17. Examples: (add to “Idea Book”) • Include parents in planning, implementing, and evaluating the educational program • Provide situations where parents can meet and share ideas, concerns, and activities with parents of other children • Help parents learn about resources available to them as needed • Encourage parents to reinforce and enrich children’s learning through suitable parent-child activities at home

  18. Assessing Needs / Interests Assessing concerns and needs are necessary to ensure that planned activities are relevant to parents’ lives. Developing a parent program without consulting the parents can result in low interest and participation.

  19. Assessing Needs / Interests Needs Assessment Examples: • Ideas for parent group discussions, conferences, newsletters, parent projects, articles for parents, educational resources, etc. • Understand parents’ interests / skills and ideas for participating in the program • Community agencies and professional groups can provide suggestions for activities and topics

  20. How do you conduct a Needs Assessment? • Telephone or face to face interviews • Suggestion box • Written questionnaire or “interest finder” • Application or registration information • Evaluation of previous activities • Discussion groups • Observations of parent-child-teacher relationships • Inventory available resources

  21. What Factors Should be Considered? • Circumstances in which the children and families live • Ethnic characteristics • Family Structure • Occupations / educational backgrounds of parents

  22. Defining Objectives Your goals and needs assessment will guide the development of ways in which parents will be involved. This will help you to establish objectives for parental involvement in your program. Share objectives through newsletters, website, bulletin boards, memos, etc…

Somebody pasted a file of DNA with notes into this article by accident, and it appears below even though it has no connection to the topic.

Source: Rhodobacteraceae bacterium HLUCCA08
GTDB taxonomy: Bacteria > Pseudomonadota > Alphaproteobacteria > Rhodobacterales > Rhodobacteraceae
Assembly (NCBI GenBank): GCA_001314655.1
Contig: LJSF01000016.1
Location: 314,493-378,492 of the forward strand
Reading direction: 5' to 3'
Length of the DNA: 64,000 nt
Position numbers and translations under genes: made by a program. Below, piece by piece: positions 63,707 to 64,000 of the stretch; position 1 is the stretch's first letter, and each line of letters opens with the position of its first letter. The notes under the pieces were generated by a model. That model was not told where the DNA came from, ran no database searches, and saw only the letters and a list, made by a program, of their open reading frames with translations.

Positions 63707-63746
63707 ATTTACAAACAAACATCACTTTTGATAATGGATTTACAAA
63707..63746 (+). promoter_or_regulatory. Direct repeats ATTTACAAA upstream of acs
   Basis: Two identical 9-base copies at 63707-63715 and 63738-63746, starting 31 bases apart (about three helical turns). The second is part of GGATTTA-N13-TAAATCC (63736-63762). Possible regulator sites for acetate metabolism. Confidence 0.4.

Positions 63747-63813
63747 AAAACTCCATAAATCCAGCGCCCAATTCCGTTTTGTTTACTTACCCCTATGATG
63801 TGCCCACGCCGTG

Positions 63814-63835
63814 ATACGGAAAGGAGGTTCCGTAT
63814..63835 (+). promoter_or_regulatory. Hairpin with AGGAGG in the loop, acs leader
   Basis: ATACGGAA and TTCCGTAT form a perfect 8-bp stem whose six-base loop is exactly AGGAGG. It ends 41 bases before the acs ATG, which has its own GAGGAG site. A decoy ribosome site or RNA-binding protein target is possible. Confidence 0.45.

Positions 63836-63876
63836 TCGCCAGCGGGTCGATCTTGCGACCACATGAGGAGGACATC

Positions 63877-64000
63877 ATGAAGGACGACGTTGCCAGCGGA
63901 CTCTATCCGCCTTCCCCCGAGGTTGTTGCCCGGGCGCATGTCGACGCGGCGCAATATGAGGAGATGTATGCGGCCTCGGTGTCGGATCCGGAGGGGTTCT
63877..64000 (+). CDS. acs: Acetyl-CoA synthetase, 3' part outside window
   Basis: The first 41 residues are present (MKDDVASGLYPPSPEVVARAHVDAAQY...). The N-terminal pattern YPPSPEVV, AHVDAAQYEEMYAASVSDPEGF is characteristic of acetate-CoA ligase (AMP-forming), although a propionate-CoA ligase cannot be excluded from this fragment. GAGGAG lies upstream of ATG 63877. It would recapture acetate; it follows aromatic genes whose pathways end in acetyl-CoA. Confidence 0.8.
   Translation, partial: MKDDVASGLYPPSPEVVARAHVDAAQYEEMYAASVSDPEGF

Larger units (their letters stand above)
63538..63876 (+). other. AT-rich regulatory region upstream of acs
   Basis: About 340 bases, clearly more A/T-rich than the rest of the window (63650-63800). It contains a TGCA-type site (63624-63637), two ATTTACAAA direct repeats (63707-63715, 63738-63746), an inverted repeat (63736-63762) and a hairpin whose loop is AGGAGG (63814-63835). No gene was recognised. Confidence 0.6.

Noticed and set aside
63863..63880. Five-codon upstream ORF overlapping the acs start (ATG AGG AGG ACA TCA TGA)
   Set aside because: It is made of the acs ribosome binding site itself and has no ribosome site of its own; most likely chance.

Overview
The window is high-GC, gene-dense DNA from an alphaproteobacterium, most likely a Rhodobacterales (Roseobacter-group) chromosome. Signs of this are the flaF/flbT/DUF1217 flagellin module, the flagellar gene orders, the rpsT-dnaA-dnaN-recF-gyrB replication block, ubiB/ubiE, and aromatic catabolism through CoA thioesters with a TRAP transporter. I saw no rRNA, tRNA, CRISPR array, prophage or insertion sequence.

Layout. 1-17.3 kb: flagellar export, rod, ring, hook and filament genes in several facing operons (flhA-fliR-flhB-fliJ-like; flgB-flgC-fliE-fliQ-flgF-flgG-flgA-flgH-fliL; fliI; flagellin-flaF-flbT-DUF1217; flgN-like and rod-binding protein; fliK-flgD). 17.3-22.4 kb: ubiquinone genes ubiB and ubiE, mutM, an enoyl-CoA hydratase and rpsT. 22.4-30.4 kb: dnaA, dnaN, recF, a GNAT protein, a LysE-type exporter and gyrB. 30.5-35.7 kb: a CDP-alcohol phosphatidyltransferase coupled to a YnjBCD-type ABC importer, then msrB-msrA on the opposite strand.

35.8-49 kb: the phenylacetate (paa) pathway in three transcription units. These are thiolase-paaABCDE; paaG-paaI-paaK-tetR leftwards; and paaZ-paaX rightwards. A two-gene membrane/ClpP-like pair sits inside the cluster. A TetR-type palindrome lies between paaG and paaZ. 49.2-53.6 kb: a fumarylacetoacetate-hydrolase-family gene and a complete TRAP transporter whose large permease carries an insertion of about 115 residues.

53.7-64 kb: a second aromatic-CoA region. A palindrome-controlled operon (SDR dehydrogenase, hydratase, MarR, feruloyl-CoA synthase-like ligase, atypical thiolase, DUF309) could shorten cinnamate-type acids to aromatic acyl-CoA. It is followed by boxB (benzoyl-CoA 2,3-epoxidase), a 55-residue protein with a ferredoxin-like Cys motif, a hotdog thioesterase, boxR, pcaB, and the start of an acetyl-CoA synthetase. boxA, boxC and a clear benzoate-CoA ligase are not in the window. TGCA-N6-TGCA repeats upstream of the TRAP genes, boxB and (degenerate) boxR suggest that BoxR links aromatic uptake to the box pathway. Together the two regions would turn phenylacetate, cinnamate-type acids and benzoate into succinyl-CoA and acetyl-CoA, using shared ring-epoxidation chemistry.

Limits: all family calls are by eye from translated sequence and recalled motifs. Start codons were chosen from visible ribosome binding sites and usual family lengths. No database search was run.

23. Specific Ways to Involve Parents The diversity among parents and the variety of their needs and interests require variety in activities.

  24. Understanding the Five Critical Roles of Parents in Your Program • Parents Are Learners: Parents are involved in providing the child the kind of home environment which can assure school success. The parent can be helped to develop a better self-concept, a better attitude towards school, and an understanding of the child’s capabilities, ways in which learning is enhanced, the effect of the home on the child’s learning, and the importance of good nutrition.

  25. Community Resources Brainstorm a list of Community Resources that could be brought into your school for an opportunity for Families to learn about available services. Add this to your “Idea Book”

  26. Understanding the Five Critical Roles of Parents in Your Program • Parents Are Resources: The individual talents, skills and insights of parents can be used to enrich class activities and to strengthen two-way communication between home and school. Diversity of age and ethnicity can enrich the experiences for all persons involved.

  27. Parent Resources Brainstorm ideas for including Parents’ talents and skills in your Parent Involvement Plan. Add this to your “Idea Book”

  28. Understanding the Five Critical Roles of Parents in Your Program • Parents Are Decision Makers: Parents can participate in decisions about program planning for their children since they are the “experts” regarding their own children. They can also be involved in the needs assessment and evaluation for the class or program by providing their statements of needs and their perceptions about the effectiveness of the program.

  29. Understanding the Five Critical Roles of Parent in Your Program • Parents Are Advocates: Parents may assume advocacy roles to help outside agencies and community leaders respond to children’s needs and to the home-school relationship. Parents can take a pro-active stance in regard to the welfare of all young children and appropriate programs to enhance their growth and development.